Cytopenia Associated with Abnormal T-Cell Response
Jiankun Tong, Song Lu, Neil G Haycocks, Richard Y Zhao, Sanford A Stass, Xianfeng Frank Zhao. University of Maryland School of Medicine, Baltimore, MD
Background: Cytopenia is defined as isolated anemia, leukopenia, thrombocytopenia or any of these two or three combined, and represents one of the most frustrating syndromes to both hematologists and hematopathologists. While cytopenia is a feature of various diseases including aplastic anemia (AA), paroxysmal nocturnal hemoglobinemia (PNH), myelodysplastic syndrome (MDS), T-cell large granular lymphocytic leukemia (T-LGL), and any malignancies that involve the bone marrow, not all cytopenias show bone marrow abnormalities. We have identified a subset of patients with not-well-defined cytopenia associated with abnormal T-cell clones. Thus, the current study attempts to substantiate our observation and to uncover the mysteries of this subset of cytopenias with unknown causes.
Design: To evaluate the possible correlation between cytopenias and the abnormal T cell populations, 19 patients who presented with various cytopenias but no clear causes were identified. T-cell receptor (TCR) gene rearrangement studies were performed on either bone marrows or peripheral blood in all these patients due to the clinical suspicion of T-LGL. Analysis of the bone marrow pathology, cytogenetics, and molecular study results was performed, and correlation with the clinical information of these patients was investigated.
Results: Based on the TCR gene (TCRγ and TCRρ) rearrangement results (with a cut-off of 5%), the 19 patients were categorized into two groups. Group One includes 9 patients with no clearly defined pathological diagnosis, but with a small population of monoclonal T-cells (<5%). Group Two consists of 10 patients with no clearly defined marrow abnormality, but with oligoclonal T-cells (>5%). Molecular follow up revealed that the T cells evolved from oligoclonal to monoclonal populations in several Group One patients. Clinical follow up showed that some of the Group One patients responded to steroids, suggesting a possible abnormal T-cell immune response being involved. Group Two is often associated with reactive conditions (such as HIV and Hepatitis C infections, etc.) and managed with clinical follow up and supportive care.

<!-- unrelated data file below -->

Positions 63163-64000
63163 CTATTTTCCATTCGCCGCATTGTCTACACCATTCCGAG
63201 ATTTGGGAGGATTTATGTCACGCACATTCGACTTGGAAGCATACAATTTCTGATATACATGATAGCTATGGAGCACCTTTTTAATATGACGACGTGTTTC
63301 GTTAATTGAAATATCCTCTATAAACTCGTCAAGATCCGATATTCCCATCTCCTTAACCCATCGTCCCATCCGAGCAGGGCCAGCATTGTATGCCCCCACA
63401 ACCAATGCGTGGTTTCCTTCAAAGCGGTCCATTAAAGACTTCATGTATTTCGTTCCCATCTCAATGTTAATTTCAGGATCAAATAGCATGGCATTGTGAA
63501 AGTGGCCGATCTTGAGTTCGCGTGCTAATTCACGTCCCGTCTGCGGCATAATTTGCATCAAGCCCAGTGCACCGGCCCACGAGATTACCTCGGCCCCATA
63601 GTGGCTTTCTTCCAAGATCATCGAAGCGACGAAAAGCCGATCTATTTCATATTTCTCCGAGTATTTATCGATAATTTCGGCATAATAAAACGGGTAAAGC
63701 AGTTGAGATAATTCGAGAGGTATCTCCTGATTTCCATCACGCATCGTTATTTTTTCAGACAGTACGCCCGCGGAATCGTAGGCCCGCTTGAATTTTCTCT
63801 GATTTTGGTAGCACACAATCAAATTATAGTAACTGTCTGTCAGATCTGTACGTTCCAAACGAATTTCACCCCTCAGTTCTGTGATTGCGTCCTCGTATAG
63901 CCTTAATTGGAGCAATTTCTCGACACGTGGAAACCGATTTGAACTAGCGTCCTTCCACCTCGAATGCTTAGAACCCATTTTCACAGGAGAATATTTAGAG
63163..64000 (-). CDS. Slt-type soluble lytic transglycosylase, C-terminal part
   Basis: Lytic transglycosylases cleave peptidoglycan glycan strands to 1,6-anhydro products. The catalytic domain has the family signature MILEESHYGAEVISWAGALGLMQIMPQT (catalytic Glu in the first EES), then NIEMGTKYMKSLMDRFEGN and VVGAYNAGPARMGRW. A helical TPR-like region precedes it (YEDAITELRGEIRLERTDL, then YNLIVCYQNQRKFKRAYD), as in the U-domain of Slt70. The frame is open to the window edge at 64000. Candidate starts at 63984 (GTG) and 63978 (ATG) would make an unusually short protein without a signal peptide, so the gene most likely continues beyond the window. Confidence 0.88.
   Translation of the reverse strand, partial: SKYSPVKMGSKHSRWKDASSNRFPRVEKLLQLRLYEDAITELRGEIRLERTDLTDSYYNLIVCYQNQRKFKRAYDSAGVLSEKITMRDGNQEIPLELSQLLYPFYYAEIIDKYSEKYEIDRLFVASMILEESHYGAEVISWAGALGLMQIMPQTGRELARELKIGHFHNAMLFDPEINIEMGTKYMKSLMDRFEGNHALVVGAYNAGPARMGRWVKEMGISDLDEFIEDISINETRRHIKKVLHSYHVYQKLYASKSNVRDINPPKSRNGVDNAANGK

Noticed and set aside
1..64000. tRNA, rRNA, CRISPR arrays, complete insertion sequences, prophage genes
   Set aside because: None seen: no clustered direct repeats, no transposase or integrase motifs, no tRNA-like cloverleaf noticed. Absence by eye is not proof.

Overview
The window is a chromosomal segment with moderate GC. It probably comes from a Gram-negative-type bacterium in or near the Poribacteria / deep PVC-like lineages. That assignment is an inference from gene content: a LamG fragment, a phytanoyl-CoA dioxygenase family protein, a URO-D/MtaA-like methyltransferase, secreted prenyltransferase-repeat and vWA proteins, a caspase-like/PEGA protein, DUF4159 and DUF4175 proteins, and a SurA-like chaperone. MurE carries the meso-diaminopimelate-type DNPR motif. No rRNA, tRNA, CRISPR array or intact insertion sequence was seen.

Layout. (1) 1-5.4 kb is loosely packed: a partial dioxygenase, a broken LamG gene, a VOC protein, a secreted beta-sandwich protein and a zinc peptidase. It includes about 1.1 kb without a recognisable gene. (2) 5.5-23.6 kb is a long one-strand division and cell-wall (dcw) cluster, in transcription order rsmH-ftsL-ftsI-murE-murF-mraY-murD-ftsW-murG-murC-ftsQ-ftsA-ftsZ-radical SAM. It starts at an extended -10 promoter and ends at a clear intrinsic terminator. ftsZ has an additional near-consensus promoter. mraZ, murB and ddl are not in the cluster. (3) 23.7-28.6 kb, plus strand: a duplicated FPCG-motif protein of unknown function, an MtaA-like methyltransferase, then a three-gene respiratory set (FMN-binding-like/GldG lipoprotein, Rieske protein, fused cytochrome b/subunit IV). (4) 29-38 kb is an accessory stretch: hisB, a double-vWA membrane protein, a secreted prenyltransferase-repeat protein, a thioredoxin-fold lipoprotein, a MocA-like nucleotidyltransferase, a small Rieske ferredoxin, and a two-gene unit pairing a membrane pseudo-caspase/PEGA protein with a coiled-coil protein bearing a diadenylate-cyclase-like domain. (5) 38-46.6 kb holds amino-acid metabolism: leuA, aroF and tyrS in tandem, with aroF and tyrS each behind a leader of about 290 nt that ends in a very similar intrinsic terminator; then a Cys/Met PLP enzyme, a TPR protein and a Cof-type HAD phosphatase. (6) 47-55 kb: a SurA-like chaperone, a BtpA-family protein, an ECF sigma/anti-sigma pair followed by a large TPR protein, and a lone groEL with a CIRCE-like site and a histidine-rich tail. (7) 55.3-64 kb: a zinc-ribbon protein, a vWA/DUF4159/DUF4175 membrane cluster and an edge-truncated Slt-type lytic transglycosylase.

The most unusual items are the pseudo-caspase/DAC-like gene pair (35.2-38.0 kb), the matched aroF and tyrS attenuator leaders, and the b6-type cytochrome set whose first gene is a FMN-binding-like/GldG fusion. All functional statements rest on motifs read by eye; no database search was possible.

Conclusions: Although cytopenias with nonspecific pathological findings pose a diagnostic challenge to hematopathologists, molecular study is a useful tool in identifying such cases. Dysregulated T-cell immune response may account for the cytopenia associated with oligoclonal populations or small monoclonal population of T cells.
Wednesday, March 21, 2012 9:30 AM
Poster Session V # 200, Wednesday Morning